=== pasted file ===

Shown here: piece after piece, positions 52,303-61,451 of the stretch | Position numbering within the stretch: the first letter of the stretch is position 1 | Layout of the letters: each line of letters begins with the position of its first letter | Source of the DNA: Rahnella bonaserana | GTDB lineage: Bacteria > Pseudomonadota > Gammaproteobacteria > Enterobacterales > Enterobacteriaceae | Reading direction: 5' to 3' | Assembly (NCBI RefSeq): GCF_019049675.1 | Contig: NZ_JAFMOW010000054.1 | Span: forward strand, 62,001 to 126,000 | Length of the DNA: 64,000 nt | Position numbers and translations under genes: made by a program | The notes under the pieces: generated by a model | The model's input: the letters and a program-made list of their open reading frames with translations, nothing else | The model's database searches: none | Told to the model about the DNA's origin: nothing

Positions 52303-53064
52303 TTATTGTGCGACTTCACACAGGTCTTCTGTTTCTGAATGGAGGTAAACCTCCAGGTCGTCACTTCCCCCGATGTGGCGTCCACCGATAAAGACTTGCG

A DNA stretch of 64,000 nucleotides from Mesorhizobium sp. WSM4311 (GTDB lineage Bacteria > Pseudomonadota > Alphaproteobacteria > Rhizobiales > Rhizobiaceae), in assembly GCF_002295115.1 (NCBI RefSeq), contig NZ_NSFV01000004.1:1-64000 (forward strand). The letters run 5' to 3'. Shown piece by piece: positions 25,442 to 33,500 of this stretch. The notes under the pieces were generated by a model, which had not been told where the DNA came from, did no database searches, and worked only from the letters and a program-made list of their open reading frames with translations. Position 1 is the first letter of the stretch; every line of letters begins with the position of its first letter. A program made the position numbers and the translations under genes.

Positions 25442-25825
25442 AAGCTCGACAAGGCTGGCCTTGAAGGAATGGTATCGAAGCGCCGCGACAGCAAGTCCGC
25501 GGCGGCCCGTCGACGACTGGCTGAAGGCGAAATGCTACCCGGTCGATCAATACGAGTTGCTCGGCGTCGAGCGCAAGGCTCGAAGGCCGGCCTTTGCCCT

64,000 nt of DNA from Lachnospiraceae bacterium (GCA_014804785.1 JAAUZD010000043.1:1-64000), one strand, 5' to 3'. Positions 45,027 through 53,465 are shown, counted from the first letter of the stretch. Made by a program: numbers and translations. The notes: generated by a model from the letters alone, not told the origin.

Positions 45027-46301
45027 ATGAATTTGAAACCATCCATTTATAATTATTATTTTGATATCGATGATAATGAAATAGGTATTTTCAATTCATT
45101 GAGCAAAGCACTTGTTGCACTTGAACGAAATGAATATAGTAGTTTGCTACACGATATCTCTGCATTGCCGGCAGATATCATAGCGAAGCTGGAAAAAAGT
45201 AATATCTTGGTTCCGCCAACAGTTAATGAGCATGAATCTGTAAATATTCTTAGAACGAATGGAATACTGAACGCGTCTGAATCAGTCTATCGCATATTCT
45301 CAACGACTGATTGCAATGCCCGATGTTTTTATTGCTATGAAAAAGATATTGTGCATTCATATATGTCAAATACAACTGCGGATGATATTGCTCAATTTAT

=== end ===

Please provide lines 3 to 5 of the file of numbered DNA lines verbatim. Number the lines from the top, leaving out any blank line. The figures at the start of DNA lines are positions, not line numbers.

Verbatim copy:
52303 TTATTGTGCGACTTCACACAGGTCTTCTGTTTCTGAATGGAGGTAAACCTCCAGGTCGTCACTTCCCCCGATGTGGCGTCCACCGATAAAGACTTGCG

A DNA stretch of 64,000 nucleotides from Mesorhizobium sp. WSM4311 (GTDB lineage Bacteria > Pseudomonadota > Alphaproteobacteria > Rhizobiales > Rhizobiaceae), in assembly GCF_002295115.1 (NCBI RefSeq), contig NZ_NSFV01000004.1:1-64000 (forward strand). The letters run 5' to 3'. Shown piece by piece: positions 25,442 to 33,500 of this stretch. The notes under the pieces were generated by a model, which had not been told where the DNA came from, did no database searches, and worked only from the letters and a program-made list of their open reading frames with translations. Position 1 is the first letter of the stretch; every line of letters begins with the position of its first letter. A program made the position numbers and the translations under genes.

Positions 25442-25825